Carryover and generalization has always been difficult for me to facilitate with my teachers using the traditional “pull-out” therapy approach. By providing all services within the classroom, I get a chance to share with teachers different prompts, learning targets, and carryover goals twice per week. This has increased efficiency with student achievement. My access to students has never been so high. I can literally observe their behavior every day. Not just during 20 minutes in the speech office. Of course there are hard days, hard cases, or hard compromises as with any team. The benefits of a close-knit team approach to special education have profoundly impacted the way I view the special education team. I truly believe we’ve set up an environment that is best for kids and their early intervention. Seeing many of our students catch up from severe delays to average skills in time for Kindergarten is just enough happiness to make up for those frigid bus duty mornings that are right around the bend! Even when it is ten below and snowing, I know I won’t be out there for busy duty alone. I’ll have my SpEd team by my side.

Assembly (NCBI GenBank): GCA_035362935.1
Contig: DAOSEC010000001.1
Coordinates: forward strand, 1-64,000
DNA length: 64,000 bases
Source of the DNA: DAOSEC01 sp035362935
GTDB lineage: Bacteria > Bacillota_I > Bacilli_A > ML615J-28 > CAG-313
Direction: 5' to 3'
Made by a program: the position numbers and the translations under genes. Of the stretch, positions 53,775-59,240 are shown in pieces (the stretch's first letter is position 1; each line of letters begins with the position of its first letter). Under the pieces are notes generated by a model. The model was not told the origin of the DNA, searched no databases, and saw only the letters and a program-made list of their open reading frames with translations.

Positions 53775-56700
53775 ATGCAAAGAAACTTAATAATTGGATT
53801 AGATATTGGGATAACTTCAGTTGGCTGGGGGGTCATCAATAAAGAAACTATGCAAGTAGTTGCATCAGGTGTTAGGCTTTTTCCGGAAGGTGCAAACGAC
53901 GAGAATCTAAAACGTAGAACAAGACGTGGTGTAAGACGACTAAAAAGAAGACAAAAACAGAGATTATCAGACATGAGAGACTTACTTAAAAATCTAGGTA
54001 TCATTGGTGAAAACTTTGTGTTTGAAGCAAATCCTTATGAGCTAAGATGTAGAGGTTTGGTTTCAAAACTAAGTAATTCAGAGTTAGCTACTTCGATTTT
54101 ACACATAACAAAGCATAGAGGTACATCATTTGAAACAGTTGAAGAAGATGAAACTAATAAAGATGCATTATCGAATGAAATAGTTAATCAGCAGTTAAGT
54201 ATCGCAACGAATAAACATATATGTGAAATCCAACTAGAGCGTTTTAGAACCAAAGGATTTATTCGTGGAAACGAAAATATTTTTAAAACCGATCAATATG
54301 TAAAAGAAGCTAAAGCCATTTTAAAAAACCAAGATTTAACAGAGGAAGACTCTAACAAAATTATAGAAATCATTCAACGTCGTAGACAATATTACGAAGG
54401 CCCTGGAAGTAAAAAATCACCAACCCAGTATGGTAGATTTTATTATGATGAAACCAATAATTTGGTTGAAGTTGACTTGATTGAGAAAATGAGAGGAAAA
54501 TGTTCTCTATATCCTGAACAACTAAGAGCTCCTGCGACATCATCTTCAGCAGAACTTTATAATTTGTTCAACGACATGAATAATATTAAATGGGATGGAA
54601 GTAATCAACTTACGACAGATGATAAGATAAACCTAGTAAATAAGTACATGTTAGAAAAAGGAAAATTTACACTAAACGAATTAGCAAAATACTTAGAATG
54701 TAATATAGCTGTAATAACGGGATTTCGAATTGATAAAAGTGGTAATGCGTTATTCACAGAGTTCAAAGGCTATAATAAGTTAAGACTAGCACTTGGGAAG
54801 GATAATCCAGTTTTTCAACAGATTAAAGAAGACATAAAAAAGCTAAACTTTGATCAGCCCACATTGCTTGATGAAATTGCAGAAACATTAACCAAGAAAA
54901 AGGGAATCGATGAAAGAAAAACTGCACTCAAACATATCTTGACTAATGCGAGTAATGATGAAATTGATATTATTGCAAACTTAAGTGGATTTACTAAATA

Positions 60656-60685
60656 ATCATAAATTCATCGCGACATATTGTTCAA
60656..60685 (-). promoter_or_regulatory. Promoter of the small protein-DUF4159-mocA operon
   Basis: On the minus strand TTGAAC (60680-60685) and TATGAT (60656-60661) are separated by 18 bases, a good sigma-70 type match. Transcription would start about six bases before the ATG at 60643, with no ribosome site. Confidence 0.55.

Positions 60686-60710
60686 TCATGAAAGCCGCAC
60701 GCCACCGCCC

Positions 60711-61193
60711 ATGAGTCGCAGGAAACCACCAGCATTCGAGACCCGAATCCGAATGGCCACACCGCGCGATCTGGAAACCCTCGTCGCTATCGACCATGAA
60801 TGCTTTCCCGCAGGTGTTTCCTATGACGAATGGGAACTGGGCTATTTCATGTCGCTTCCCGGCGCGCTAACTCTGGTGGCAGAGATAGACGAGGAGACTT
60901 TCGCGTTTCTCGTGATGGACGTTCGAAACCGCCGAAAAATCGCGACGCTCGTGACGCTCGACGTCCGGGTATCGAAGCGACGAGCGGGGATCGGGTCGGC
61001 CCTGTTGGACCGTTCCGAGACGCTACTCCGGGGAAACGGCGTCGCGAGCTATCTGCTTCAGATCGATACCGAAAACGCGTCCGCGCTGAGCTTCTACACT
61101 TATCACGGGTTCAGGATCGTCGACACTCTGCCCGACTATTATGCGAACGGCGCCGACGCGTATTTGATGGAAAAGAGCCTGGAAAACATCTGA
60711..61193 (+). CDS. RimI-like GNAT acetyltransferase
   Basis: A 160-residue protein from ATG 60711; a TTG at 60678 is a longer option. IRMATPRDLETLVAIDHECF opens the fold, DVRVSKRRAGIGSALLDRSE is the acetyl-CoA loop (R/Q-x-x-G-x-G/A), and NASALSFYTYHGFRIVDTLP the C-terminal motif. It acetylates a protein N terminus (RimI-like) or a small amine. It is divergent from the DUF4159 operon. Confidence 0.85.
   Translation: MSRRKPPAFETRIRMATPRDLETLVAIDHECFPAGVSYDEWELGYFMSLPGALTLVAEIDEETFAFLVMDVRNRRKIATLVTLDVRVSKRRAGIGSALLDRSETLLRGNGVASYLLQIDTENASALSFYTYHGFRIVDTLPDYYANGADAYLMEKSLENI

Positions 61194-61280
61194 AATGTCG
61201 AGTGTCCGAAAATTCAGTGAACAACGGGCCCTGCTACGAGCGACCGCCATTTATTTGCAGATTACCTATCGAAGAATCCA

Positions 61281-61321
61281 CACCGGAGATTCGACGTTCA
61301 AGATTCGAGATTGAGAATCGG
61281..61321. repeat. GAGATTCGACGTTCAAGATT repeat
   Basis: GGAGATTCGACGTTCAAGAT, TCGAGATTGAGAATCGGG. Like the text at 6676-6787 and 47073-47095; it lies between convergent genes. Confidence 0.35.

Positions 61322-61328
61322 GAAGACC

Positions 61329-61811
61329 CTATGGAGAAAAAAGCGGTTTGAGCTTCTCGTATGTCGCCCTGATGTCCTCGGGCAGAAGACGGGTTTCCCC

How does your team function? Do you work in the same building? On the same days? ho to you collaborate and maintain contact? I’ love to hear from you!
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I did wonder, before this blog, how many hours you had in a day, between therapy with the kids, blogging and resource creation… I wonder even more now! I love your take on bus duty! Well done and, as an SLP who was once on playground duty, I couldn’t agree more.
As an elementary school based SLP, I also have morning duty and after school bus duty. We all grumble and complain about it….but it is just part of the job…getting our little ones whete they need to go!
I have to say I am so jealous of your set up at the preschool! That, to me, would be the dream job for an early intervention based SLP!! Wish we had that in my district! I would jump at the chance!